Cost Increases Erode Ontario’s Fruit and Vegetable Growers Competitiveness

Canadian Money
Horticulture is very labour intensive, with labour costs accounting for approximately 60% of annual variable expenses. Photo by KMR Photography, Creative Commons

For Immediate Release

June 1, 2017

GUELPH, Canada – As Queens Park gathers at the annual “Celebrate Ontario’s Bounty” event to promote the good things that grow in Ontario, the Ontario Fruit and Vegetable Growers Association (OFVGA) reacted to the Provincial Government’s announcement to raise the minimum wage rate to $15/hour, putting local food production at risk.

“This cost increase, for a sector that relies very heavily on manual labour, is going to further hamper Ontario’s ability to compete with food grown in other jurisdictions,” said Jan VanderHout, Chair of the OFVGA.

Horticulture is very labour intensive, with labour costs accounting for approximately 60% of annual variable expenses. Ontario cannot compete with other jurisdictions on labour and works hard to compete in other aspects of the sector.

Ontario’s fruit and vegetable growers are a unique sector with high labour inputs and no ability to pass those increased costs onto customers – large retailers – who typically set the price for produce. The large retailers have the buying power to purchase produce from around the world at the lowest possible price. Any increase in costs for local food producers cannot be passed on – the sector is a “price taker.”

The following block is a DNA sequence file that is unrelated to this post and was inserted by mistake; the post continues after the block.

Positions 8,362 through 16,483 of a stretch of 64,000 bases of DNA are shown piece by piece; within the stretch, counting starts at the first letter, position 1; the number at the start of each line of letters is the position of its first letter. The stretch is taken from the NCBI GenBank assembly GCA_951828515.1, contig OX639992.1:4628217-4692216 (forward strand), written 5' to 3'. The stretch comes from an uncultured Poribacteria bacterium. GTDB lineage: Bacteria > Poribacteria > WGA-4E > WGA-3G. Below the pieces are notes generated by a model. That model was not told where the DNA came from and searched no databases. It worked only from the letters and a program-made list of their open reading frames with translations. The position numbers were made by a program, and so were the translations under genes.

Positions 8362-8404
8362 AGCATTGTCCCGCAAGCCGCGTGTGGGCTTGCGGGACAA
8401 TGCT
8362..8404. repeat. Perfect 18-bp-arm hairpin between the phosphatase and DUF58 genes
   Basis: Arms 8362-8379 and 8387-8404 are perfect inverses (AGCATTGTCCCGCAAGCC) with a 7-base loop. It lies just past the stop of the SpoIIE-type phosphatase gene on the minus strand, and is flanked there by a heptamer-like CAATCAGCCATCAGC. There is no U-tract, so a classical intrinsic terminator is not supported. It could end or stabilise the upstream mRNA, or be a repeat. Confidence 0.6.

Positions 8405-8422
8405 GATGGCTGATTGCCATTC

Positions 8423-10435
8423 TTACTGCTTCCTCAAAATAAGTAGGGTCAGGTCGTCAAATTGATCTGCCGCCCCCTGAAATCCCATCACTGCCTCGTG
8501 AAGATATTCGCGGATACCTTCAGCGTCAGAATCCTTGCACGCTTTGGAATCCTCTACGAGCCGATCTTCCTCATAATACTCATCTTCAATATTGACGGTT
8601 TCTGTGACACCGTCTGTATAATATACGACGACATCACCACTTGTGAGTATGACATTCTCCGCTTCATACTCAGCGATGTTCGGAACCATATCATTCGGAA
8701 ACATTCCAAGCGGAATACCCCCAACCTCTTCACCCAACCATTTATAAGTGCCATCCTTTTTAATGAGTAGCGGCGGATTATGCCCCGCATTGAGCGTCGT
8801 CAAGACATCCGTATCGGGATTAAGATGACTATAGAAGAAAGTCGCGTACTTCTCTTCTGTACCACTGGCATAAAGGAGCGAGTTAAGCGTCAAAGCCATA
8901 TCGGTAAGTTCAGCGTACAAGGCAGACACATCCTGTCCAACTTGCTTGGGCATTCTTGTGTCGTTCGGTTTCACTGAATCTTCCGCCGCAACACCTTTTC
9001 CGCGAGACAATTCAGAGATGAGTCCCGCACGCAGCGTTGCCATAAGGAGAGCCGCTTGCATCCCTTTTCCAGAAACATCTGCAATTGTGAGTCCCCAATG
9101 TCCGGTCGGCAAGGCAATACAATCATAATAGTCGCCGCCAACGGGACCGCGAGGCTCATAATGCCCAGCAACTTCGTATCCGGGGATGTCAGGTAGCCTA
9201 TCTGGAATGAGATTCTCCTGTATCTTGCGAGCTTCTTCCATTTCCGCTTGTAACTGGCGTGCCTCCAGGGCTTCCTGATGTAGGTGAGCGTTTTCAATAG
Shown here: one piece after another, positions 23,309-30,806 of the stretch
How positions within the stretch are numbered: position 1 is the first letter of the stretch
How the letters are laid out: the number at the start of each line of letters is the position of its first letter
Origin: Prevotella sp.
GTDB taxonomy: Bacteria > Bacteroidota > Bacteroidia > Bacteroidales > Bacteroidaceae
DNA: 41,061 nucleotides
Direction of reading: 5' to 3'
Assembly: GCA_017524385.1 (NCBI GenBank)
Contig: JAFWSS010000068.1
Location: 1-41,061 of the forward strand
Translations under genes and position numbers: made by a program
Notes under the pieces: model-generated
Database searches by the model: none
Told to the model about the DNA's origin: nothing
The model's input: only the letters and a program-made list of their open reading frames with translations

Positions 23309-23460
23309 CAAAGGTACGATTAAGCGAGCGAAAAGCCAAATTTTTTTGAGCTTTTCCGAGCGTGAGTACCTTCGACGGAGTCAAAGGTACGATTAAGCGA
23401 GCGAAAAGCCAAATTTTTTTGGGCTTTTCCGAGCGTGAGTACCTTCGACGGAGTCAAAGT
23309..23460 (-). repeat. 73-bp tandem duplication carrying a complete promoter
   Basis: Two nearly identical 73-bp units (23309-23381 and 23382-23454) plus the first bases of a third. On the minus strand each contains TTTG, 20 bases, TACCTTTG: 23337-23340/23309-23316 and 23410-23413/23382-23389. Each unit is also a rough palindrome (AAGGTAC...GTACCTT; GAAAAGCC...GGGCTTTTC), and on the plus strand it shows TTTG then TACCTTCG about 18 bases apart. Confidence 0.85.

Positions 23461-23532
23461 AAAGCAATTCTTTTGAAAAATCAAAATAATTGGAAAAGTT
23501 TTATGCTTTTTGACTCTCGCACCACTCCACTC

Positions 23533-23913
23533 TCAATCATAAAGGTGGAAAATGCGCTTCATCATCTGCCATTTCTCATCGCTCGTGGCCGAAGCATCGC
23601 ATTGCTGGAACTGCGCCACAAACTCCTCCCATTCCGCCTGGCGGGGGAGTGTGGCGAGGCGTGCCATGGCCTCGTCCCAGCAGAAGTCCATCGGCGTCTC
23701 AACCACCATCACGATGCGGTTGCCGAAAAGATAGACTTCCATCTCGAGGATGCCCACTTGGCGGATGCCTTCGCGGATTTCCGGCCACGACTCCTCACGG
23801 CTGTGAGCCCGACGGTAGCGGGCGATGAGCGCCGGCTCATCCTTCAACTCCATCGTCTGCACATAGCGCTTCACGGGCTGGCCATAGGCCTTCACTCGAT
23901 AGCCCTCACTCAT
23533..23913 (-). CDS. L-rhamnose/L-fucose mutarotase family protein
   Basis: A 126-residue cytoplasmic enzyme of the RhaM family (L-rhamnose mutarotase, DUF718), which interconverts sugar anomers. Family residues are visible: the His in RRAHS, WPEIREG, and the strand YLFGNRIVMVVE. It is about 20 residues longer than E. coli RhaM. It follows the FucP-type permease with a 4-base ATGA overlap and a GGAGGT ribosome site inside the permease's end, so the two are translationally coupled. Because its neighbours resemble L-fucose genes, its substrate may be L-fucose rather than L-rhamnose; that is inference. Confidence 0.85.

“This new cost increase will directly impact our ability to compete,” stated VanderHout. “We should be working with the province to find ways to improve our competitiveness, not impair it,” said VanderHout. Ontario’s horticulture industry has an annual farm gate value of $1.5 billion but has been eroded year after year. Ontario’s fruit and vegetable growers’ margins average approximately 5%. The announcement to move to a $15/hour minimum wage represents more than a 31% increase in labour cost over today’s current wage rates.

“This increase in cost will be unsustainable for many of the province’s fruit and vegetable growers, which will result in the reduction of the availability of locally produced fruit and vegetables as farms shut down,” said VanderHout.

The 2014 minimum wage framework of raising the minimum wage in accordance with the Consumer Price Index gave farmers what they needed – sustainability and predictability. This arbitrary wage increase will threaten provincial food sovereignty.

“We need to find a way to ensure that we have a competitive and sustainable agriculture sector going forward and ensure that we have locally grown food for all Ontarians.”

The Ontario Fruit and Vegetable Growers’ Association (OFVGA) advocates for the sustainability of fruit, vegetable and greenhouse farmers as a nationally recognized not-for-profit association. The edible horticulture sector supports 30,000 farm-based jobs in Ontario, as well as a further 8,700 jobs specific to horticulture and specialty crops. More than 125 different fruit and vegetable crops are grown in Ontario. Find out more at

For more information:

Alison Robertson, Executive Director, OFVGA

Office: 519-763-6160 ext. 1

Cell: 519-827-5716